If you’re reading this page, chances are you’ve never kept score at a ballgame. Maybe you preferred to have your hands free for a hot dog and a beer. Or maybe you didn’t realize what you were missing.
Keeping score focuses all your attention on the game and provides more insight than just watching casually. It slows the action so that you can watch each play and enables you to take the pulse of the game, appreciate its subtleties, and sometimes even predict its outcome. What’s more, it can be as easy or as complex as you want it to be.
The scoring system fans and sportswriters use today was invented by Henry Chadwick in the 1850s, building upon the earlier scoring technique of New York sportswriter M. J. Kelly. Chadwick, one of the first to write about baseball in the newspapers, created a minutely detailed scorecard so he would have a point of reference and recollection when he wrote his articles about the game. He also invented the modern boxscore.
Chadwick assigned a letter or letters to each play that could take place on the field, usually the first or last letters of the word that described the play. Then, he assigned a number, from 1 to 9?to each of the players on the field, according to his defensive position. By combining letters and numbers, he could record what happened in a particular at bat and, if an out were made, which defensive players made the play.
Little has changed in scoring since Chadwick’s day, except for the way some of the letters and numbers are assigned. Here’s how we do it today.
1B Single 2B Double 3B Triple HR Home Run BB Walk (Base on Balls); IBB-intentional walk FC Fielder’s Choice SB Stolen Base CS Caught Stealing WP Wild Pitch PB Passed Ball FO Foul Out SAC Sacrifice HBP Hit by Pitch K Strikeout backwards K-Strikeout, looking
Why a K for a strikeout? Chadwick needed S for sacrifice, so he decided to go with K, the last letter in the word “struck,” then a common term for striking out. This is the way we number the defensive players:
1 Pitcher; 2 Catcher; 3 First Baseman; 4 Second Baseman; 5 Third Baseman; 6 Shortstop; 7 Left Fielder; 8 Center Fielder; 9 Right Fielder;
Shortstop is number 6, instead of number 5, because in the early days of the game, shortstop was still evolving as a position, and the player in that spot was considered more of a shallow outfielder than an infielder.
To save space, some plays are described simply with numbers. For a flyout, we just record the code number of the fielder who made the catch. For an unassisted groundout, we write the number of the infielder, followed by a period. For an assisted groundout, we would use the numbers of the two fielders handling the ball.
Now, imagine that each box on your scorecard is a miniature baseball diamond, with first base in the lower right corner, second base in the upper right corner, third base in the top left and home plate in the bottom left. If a batter reaches first, divide the box into quarters. This allows you to record the batter’s progress in the square as he moves around the bases.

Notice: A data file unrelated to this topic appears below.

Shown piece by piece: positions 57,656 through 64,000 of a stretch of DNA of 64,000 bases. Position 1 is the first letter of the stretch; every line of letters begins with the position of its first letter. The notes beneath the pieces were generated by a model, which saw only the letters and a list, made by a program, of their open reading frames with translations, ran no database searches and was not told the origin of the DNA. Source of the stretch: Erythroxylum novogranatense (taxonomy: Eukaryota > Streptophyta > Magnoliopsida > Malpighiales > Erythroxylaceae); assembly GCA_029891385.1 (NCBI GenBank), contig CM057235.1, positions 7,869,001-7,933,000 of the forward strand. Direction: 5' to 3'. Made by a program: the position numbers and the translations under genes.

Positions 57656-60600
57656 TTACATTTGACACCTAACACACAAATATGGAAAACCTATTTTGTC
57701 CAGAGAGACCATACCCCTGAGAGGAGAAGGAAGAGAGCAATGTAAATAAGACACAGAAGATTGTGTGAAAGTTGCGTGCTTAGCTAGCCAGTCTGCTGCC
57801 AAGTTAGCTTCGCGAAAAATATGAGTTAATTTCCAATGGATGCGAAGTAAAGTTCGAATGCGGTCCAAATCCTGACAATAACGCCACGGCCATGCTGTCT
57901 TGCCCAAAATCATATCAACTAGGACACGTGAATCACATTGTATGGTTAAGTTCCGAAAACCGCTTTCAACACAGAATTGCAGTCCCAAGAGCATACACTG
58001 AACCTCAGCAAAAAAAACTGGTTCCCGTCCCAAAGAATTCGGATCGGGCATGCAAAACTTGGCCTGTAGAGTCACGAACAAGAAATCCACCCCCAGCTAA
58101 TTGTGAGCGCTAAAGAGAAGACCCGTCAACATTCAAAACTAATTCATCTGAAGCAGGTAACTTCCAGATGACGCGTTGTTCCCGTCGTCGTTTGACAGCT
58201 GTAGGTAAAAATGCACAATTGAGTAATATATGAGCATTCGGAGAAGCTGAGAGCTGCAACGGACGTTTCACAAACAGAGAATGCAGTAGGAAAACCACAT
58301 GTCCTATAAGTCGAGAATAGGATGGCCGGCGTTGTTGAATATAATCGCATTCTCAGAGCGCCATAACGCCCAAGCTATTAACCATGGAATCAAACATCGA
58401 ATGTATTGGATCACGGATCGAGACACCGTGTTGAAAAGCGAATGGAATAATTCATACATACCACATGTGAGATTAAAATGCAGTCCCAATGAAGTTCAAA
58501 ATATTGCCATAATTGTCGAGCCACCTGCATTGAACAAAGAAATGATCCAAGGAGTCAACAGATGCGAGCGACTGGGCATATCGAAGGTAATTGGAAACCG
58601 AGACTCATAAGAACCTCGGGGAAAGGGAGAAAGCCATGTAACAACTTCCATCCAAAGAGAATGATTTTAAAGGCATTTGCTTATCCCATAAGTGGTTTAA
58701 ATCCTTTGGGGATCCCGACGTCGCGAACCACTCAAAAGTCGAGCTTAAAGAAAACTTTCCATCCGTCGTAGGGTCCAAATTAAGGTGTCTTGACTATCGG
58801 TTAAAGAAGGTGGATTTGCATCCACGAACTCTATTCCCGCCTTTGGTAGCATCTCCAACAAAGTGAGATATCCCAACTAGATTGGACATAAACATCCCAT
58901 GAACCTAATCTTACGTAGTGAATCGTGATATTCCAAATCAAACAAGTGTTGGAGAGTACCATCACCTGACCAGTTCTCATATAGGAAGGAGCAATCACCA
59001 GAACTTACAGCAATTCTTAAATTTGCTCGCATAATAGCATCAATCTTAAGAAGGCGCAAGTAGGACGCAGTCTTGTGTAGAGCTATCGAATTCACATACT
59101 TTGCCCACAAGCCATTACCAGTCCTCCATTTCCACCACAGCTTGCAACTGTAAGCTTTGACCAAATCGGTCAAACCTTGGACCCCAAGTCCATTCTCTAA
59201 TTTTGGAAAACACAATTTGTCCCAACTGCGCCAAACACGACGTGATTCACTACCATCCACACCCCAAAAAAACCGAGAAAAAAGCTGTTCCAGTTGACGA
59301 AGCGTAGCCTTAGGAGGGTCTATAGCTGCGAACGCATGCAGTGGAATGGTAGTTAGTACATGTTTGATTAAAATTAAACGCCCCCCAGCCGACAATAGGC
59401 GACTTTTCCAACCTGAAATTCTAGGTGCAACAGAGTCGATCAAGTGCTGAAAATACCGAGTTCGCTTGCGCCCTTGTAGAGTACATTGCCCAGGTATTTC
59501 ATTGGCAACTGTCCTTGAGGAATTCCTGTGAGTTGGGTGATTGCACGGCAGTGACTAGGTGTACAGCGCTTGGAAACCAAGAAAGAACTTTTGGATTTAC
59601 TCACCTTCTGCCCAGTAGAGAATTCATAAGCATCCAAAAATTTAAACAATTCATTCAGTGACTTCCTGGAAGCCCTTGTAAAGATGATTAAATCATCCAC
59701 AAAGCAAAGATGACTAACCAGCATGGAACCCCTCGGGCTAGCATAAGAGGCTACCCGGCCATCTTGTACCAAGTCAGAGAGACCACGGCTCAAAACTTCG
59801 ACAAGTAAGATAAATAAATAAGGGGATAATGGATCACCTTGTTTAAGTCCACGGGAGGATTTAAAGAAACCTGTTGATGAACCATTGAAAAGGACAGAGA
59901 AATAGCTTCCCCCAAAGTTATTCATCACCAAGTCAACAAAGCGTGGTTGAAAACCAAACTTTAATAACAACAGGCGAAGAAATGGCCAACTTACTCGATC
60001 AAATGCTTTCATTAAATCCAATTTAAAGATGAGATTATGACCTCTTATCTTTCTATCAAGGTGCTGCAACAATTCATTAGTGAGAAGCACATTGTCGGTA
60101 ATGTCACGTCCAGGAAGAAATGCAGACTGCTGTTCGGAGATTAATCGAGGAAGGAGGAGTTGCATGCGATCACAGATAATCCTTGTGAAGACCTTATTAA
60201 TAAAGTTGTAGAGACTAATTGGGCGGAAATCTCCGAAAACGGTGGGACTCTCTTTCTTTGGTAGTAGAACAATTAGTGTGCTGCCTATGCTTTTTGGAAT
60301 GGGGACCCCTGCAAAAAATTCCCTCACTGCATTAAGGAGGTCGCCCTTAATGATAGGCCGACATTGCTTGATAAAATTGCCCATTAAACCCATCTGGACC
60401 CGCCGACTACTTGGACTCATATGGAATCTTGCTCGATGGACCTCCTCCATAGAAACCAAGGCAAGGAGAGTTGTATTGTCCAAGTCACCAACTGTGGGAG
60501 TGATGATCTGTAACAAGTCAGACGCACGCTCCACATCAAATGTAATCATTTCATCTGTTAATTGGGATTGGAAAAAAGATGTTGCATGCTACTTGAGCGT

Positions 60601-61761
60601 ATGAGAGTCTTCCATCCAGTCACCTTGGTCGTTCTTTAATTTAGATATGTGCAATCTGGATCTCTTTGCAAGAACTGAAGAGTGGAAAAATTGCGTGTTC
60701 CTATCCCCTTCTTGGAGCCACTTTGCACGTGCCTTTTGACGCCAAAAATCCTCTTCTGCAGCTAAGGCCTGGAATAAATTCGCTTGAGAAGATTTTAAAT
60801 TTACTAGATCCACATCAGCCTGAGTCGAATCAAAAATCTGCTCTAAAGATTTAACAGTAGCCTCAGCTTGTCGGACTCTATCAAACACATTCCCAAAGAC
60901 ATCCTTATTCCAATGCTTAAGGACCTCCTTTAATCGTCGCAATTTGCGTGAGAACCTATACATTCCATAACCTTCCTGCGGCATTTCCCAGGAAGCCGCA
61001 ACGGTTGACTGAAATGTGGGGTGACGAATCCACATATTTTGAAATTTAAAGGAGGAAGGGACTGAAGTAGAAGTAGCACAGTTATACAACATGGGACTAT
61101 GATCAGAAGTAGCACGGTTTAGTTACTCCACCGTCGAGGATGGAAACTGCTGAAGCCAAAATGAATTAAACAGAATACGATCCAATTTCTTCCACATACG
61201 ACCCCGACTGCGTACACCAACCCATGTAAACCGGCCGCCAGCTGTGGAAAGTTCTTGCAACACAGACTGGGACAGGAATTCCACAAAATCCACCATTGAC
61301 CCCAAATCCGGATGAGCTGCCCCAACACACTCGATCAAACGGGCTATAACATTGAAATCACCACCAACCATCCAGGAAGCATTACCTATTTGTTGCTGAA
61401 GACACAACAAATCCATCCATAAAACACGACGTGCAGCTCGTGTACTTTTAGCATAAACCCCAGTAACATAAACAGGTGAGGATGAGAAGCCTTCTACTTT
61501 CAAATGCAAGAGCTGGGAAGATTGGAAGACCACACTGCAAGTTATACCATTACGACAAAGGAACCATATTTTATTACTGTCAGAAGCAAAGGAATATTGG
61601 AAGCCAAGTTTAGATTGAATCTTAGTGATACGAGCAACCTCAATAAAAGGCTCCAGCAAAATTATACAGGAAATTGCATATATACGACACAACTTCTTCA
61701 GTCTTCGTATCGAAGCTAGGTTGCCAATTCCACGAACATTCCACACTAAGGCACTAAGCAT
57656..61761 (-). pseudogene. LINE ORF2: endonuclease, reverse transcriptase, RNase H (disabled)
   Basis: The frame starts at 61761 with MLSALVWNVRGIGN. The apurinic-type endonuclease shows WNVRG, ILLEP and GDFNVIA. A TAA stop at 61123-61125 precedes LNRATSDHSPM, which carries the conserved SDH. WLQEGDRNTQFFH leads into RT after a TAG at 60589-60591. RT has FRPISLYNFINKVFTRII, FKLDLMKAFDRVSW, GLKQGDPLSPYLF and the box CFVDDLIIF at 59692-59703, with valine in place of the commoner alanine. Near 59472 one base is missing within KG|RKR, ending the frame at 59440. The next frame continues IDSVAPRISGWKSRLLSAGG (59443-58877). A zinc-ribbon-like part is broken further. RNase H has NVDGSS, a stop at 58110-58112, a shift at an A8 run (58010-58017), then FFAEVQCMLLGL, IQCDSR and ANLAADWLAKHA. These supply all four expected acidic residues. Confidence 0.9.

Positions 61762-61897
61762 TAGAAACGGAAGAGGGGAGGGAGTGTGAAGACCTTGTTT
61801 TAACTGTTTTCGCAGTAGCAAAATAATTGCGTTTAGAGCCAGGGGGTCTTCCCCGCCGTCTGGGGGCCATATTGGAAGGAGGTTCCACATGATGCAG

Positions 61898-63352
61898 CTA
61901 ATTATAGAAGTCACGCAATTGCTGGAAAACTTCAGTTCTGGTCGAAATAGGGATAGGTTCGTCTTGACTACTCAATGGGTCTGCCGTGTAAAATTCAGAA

Here are two fictional innings to illustrate how this all comes together on a sample scorecard (see window). Leading off for the All-Time All-Stars is left fielder Ty Cobb, who singles and steals second. The next batter, second baseman Rogers Hornsby, bounces a grounder to second and Cobb takes third. We mark a number 2 in the third base quadrant of Cobb’s box to indicate that the No. 2 batter advanced him there. The next batter, Babe Ruth, hits a home run. We note that, plus a 3 in the home plate quadrant of Cobb’s box to show how he scored. Batting fourth, Lou Gehrig flies out to center field.
Center fielder Tris Speaker walks and takes second on a passed ball. Honus Wagner doubles, but is thrown out by the leftfielder when he tries to stretch it into a triple. Speaker, however, advances to third and then scores before the third out is made. In the box below the inning boxes, we note the number of runs and hits made in that half- inning: two runs above the diagonal line, three hits below.
In the second inning, catcher Bill Dickey singles but is erased when third baseman Pie Traynor grounds into a shortstop-to-second-to-first double play, shown by the 6-4 in Dickey’s second-base quadrant. Pitcher Cy Young strikes out to end the inning. The totals: 0 runs, 1 hit.
It can be that simple. But it doesn’t have to be. Scoring also has its creative side. Any scoring code is just a guideline; you can make up your own system to record whatever you’re interested in tracking. For example, some scorers record base hits in shorthand: dashes or dots, one for each base. You can also embellish your scoring with other details of the game that you find interesting or would be fun to keep track of and think about later. The extra boxes at the end of the scoresheet (for at bats, runs, etc.) can come in handy if you need to branch out. You can, for example, record the count on each batter, or whether the pitcher was ahead or behind on a batter when the ball was put into play. That way you can tell how efficiently a pitcher is working in a game, and how he might fare in the later innings. If you have a good seat, or you’re watching on television, you can also keep track of what pitch a pitcher uses to record outs and what pitches result in hits. You can record where fly balls are caught; if many batters are reaching the warning track, you know you have a lucky pitcher out there. Or, you can note where hits are made, to learn the patterns in which certain hitters perform.
Use your imagination. Keeping score enables you to study a game with as much concentration as a manager or coach in the dugout and to gain a feel for the underlying current of the game. And you can still have a hot dog and a beer. Like everything else in baseball, all you need is a sharp eye, a good pair of hands, and practice.